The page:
Air Force launches bug bounty program

The Air Force announced today that it will launch a bug bounty next month for several of its public-facing websites, allowing hackers to seek out vulnerabilities in the sites and exchange them for cash rewards.

Over the past year, the federal government has slowly started to open up to the idea of bug bounty programs. Hack the Pentagon, which launched last April, was the government’s first foray into bug bounties, and the program has since been expanded to include Army websites, as well.

The Air Force bug bounty will be the first federal government program that invites hackers from outside the United States to participate — the challenge will be open to hackers based in the U.K., Canada, Australia and New Zealand, as well as those based in the U.S. Like other federal bug bounties before it, the Air Force program will be administered by HackerOne and will allow military members to participate too (although they’re not allowed to earn rewards).

“This is the first time the AF has opened up our networks to such broad scrutiny,” Air Force chief information security officer Peter Kim said in a statement. “We have malicious hackers trying to get in to our systems every day. It will be nice to have friendly hackers taking a shot and, most importantly, showing us how to improve our cybersecurity and defense posture. The additional participation from our partner nations greatly widens the variety of experience available to find additional vulnerabilities.”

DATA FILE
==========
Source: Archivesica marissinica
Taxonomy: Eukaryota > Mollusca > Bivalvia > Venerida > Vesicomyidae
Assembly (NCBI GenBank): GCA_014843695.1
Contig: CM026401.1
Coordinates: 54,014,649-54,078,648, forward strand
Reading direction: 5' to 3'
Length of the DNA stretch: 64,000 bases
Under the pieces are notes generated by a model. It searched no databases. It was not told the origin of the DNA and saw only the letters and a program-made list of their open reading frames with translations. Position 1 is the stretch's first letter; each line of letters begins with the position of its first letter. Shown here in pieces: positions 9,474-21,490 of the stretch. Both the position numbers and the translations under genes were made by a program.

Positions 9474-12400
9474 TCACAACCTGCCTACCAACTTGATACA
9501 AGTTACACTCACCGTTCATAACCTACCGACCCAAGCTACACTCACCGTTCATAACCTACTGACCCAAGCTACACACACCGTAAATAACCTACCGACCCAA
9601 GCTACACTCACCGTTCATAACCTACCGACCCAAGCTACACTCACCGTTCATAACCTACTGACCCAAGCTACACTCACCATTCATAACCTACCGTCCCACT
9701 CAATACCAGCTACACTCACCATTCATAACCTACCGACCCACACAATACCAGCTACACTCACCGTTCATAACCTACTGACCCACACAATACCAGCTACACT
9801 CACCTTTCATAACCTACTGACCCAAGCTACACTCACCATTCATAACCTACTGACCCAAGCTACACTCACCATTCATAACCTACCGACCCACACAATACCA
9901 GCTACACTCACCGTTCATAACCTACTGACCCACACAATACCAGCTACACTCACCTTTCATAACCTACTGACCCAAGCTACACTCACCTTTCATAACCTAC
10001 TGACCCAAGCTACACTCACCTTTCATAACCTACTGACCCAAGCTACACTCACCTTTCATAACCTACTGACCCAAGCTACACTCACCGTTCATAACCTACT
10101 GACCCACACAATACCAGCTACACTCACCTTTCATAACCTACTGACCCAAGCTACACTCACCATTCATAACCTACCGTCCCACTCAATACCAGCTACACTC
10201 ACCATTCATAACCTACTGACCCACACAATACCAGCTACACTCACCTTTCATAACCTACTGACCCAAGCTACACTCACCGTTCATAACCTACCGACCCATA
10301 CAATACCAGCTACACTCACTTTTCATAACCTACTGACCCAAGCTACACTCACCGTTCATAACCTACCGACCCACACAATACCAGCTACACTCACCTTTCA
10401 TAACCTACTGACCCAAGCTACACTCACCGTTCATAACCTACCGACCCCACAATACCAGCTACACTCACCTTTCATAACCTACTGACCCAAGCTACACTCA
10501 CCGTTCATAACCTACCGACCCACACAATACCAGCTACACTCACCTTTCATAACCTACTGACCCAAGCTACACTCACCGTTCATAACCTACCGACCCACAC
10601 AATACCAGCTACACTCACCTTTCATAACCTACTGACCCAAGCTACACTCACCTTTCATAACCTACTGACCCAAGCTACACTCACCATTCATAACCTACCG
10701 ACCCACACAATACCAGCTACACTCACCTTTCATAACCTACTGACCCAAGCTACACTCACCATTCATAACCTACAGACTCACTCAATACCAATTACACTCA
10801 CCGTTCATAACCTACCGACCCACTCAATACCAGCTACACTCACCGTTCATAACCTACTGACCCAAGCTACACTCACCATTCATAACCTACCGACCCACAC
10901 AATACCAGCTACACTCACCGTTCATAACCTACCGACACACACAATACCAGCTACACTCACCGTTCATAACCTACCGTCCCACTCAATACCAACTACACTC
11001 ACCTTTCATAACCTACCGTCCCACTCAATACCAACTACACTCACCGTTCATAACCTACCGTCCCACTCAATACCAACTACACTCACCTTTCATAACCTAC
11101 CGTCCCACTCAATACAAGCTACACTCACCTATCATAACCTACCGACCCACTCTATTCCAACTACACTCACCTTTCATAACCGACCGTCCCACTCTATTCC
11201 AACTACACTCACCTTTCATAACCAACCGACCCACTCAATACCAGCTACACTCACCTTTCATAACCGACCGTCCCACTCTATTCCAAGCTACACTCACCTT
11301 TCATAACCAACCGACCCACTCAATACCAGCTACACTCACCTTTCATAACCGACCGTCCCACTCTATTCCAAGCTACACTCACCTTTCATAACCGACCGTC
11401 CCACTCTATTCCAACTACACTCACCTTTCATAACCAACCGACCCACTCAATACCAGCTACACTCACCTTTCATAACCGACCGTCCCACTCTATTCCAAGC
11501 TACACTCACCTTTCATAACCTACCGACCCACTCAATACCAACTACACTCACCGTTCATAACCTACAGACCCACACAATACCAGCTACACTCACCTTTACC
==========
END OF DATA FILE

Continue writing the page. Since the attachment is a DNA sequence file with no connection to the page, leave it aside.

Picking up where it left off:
Bug bounties have their roots in private industry, but have been gaining support in the government through the work of the Defense Digital Service, an agency that brings skilled tech workers into the Defense Department for “tours of duty.” 

“The whole idea of ‘security through obscurity’ is completely backwards,” said Chris Lynch of the Defense Digital Service. “We need to understand where our weaknesses are in order to fix them, and there is no better way than to open it up to the global hacker community.”

Hackers who want to participate in the Air Force bug bounty can register with HackerOne starting May 15. The contest kicks off May 30 and closes June 23.